If You Are Arrested in MississippiFreedom Summer, Mississippi 1964

Robert Moses was one of many SNCC activists who doubled as staff workers for the Council of Federated Organizations (COFO), which organized the Freedom Summer in Mississippi. For 10 hot weeks, a multi-racial coalition of activists came to Mississippi focused on several goals: To establish Freedom Schools and community centers throughout the state, to increase black voter registration, and to ultimately challenge the all-white delegation that would represent the state at the Democratic National Convention in August. 

The effort was successful on many counts and expanded civil rights activism into areas of Mississippi that had previously experienced little activity. But the success came at a cost: By the end of Freedom Summer, there had been six known murders, 35 known shootings, four people critically wounded, at least 80 volunteers beaten, and more than 1,000 activists arrested.

The Digital Gateway includes a list of civil rights movement martyrs from Mississippi.

In 1961, Freedom Riders rolled through Mississippi to Jackson. All are jailed in Jackson, and then sent to the notorious Parchman Prison Farm. A few months later, local leaders ask SNCC to send organizers. Their task to register voters. Left to right: Bob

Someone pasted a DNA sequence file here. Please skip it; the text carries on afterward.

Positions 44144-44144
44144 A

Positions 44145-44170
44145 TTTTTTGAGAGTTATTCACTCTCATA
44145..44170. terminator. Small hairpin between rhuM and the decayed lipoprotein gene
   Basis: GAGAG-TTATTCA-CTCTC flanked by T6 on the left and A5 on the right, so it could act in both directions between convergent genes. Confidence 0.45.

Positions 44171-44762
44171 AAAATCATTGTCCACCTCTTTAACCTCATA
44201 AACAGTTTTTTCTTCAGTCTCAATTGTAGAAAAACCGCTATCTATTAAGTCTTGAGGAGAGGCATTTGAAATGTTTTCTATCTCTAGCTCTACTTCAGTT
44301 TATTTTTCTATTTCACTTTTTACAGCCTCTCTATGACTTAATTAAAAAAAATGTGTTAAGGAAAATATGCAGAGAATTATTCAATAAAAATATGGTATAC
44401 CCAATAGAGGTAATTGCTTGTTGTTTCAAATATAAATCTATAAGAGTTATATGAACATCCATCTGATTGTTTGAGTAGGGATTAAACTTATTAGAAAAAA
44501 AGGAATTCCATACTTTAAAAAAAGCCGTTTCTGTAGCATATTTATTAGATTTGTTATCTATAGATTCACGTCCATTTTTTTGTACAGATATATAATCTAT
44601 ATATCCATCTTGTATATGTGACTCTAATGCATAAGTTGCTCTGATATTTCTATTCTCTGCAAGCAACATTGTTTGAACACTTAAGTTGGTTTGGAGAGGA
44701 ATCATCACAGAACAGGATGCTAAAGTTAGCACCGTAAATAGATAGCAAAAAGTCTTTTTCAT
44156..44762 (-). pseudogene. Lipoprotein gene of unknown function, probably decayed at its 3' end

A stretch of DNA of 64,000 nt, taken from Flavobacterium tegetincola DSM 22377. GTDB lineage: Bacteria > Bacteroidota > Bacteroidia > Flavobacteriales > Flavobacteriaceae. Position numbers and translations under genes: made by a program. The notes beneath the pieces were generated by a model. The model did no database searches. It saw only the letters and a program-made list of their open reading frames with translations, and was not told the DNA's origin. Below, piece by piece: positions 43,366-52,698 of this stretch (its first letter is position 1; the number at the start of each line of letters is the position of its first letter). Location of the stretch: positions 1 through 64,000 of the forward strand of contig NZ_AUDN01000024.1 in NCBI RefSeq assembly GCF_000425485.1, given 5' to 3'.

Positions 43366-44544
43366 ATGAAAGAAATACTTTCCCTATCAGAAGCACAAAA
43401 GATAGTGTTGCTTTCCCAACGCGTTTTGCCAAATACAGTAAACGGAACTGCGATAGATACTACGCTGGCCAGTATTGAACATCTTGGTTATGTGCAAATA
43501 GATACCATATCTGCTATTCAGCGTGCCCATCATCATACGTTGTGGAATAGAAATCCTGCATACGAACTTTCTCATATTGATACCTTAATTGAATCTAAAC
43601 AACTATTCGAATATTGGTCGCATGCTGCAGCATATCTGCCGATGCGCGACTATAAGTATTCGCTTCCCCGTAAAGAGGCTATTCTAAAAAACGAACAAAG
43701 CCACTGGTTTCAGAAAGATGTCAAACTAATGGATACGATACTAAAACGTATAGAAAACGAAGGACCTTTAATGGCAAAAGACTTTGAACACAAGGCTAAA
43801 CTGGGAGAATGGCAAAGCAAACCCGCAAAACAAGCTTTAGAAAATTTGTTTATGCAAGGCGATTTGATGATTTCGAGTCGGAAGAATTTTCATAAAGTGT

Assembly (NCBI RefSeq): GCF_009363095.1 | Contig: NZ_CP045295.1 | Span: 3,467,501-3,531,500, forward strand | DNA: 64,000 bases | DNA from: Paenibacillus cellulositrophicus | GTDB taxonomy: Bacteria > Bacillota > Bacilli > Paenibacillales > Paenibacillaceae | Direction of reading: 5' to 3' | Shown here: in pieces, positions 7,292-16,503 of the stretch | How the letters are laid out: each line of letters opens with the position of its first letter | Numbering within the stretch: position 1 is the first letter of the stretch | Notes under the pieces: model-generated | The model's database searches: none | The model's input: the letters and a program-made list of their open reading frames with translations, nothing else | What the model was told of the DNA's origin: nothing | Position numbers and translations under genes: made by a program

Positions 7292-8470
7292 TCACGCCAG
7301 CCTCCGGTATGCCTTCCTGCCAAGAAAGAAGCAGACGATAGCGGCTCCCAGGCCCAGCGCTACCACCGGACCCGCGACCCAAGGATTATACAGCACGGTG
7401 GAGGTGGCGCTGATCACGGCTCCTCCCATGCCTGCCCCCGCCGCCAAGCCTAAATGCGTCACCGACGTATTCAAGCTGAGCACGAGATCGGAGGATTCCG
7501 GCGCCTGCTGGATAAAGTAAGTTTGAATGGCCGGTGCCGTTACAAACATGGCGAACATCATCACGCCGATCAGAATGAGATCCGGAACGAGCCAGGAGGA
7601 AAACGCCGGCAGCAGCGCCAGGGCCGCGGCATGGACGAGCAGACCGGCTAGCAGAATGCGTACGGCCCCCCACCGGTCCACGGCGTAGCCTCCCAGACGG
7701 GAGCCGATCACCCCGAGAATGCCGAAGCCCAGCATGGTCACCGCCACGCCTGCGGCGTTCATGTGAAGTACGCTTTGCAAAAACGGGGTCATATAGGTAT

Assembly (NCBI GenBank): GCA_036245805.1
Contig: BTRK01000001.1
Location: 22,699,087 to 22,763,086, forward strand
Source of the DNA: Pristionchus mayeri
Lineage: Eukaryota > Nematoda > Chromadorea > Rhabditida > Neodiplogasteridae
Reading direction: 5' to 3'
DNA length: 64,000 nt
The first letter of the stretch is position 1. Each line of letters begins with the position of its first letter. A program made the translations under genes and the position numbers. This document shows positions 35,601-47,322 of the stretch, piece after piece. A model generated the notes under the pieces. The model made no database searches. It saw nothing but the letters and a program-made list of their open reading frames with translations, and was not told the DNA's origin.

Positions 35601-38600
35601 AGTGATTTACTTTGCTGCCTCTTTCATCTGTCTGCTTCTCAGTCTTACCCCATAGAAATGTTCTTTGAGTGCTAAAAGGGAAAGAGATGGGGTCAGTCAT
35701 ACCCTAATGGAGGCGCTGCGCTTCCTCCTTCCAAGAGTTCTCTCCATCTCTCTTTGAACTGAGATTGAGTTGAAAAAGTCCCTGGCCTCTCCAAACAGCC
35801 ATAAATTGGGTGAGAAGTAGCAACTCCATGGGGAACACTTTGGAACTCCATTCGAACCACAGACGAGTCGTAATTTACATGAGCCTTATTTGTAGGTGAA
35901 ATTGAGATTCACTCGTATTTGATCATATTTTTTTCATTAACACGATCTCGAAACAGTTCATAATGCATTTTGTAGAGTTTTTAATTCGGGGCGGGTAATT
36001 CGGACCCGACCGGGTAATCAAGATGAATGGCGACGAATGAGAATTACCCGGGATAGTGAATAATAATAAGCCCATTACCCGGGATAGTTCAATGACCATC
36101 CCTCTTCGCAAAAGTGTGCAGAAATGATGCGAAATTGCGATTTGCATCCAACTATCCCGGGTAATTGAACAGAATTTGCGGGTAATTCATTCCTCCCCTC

In 1961, Freedom Riders rolled through Mississippi to Jackson. All are jailed in Jackson, and then sent to the notorious Parchman Prison Farm. A few months later, local leaders ask SNCC to send organizers. Their task was to register voters. Left to right: Bob Moses, Julian Bond, Curtis Hayes, unidentified, Hollis Watkins, Amzie Moore, and E.W. Steptoe. Photo by Harvey Richards, 1963.

SNCC Digital Gateway Conference

The SNCC archives are at home at Duke, but through the Digital Gateway and the work of Gartrell and others, they are easily accessible for use by the public, scholars and school teachers in their classroom. “We’re proud the SNCC veterans see the Franklin Research Center and Duke as a place where their papers will be valued and are certain to be used,” Gartrell said. “There are always classes here at Duke using them. And we’re working with teachers’ groups to get these in the classroom.”

The March 23-24 symposium will involve activists, scholars and archivists reflecting on how SNCC’s organizing can inform current struggles for self-determination, justice and democracy. Friday sessions will be held at Duke’s Richard White auditorium; on Saturday it moves to NC Central University. For a full schedule, click here.